Senior Legal Fellow, Future of Free Speech (Justitia)
The Digital Services Act (DSA) constitutes the new legal horizontal framework in the EU regarding the provision of online services. It formally came into force on 16 November 2022. However, a significant number of rules and obligations included in this Regulation will become enforceable after 17 February 2024, the deadline for Member States to designate national authorities (Digital Services Coordinators, DSC) in charge of overseeing their implementation.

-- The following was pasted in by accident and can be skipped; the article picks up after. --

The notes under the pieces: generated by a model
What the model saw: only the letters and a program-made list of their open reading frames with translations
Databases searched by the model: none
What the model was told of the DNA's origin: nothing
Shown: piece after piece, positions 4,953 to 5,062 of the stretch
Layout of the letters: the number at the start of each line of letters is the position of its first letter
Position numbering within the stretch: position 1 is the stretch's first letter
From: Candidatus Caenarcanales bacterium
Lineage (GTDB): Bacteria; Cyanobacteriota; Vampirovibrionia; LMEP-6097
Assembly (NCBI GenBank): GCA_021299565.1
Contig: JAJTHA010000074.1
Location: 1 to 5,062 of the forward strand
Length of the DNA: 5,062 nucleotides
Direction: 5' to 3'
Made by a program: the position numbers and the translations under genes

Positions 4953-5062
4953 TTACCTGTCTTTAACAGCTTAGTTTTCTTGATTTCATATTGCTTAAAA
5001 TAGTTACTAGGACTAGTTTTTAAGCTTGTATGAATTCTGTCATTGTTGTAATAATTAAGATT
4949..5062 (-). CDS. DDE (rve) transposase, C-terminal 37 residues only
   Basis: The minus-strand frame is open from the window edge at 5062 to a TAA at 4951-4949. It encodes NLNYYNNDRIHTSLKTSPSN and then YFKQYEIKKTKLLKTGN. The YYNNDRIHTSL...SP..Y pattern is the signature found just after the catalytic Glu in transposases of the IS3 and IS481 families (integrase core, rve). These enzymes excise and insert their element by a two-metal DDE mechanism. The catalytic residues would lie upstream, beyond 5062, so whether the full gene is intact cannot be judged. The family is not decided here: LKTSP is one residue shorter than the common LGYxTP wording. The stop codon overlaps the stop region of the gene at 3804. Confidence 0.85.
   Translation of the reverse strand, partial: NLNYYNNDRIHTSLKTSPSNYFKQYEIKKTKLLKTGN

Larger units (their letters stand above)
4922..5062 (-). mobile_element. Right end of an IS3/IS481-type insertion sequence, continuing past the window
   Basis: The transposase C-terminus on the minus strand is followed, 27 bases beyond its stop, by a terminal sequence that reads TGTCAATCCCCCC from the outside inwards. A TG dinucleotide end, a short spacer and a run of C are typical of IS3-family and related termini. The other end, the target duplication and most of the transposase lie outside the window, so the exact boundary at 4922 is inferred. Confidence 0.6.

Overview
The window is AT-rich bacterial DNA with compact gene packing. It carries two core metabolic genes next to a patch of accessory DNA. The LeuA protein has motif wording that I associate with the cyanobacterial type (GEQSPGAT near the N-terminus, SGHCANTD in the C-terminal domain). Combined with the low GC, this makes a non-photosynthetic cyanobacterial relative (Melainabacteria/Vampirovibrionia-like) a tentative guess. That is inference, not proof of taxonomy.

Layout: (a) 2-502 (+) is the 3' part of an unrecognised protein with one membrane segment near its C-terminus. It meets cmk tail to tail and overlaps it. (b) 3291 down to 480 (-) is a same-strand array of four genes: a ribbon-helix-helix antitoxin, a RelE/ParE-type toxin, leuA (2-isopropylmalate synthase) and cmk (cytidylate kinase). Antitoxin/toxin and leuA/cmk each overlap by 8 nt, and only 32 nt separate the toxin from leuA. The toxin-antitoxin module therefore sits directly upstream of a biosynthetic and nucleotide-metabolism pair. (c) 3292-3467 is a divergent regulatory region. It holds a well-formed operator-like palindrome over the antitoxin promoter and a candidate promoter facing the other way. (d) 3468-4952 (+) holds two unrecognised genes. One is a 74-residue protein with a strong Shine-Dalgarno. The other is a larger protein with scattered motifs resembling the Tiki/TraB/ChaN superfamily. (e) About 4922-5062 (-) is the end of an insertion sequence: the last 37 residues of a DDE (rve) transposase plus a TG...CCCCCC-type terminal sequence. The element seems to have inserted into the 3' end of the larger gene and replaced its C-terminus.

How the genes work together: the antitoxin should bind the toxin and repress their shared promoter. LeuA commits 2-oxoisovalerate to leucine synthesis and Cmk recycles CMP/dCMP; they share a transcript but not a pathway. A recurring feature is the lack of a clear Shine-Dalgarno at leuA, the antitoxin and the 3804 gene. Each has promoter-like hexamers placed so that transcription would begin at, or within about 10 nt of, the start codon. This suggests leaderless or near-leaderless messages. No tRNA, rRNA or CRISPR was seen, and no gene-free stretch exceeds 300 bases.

One of these provisions is included in article 21 DSA, which recognizes a new right for users of online platform services to select a certified out-of-court dispute settlement body, i.e., an independent third party, in order to resolve disputes relating to decisions taken by the provider of the online platform service. These bodies need to be certified by national DSCs. Platforms’ decisions will be scrutinised by the mentioned bodies on grounds both of legality (determinations adopted because the information provided by the recipients constitutes illegal content) and private content policies (when users’ behaviour or content is considered incompatible with the terms and conditions of the provider). As it has already been pointed out, the DSA enlarges the market for dispute resolution, with the complainant being able to choose among different (private, and sometimes public) certified dispute resolution bodies.
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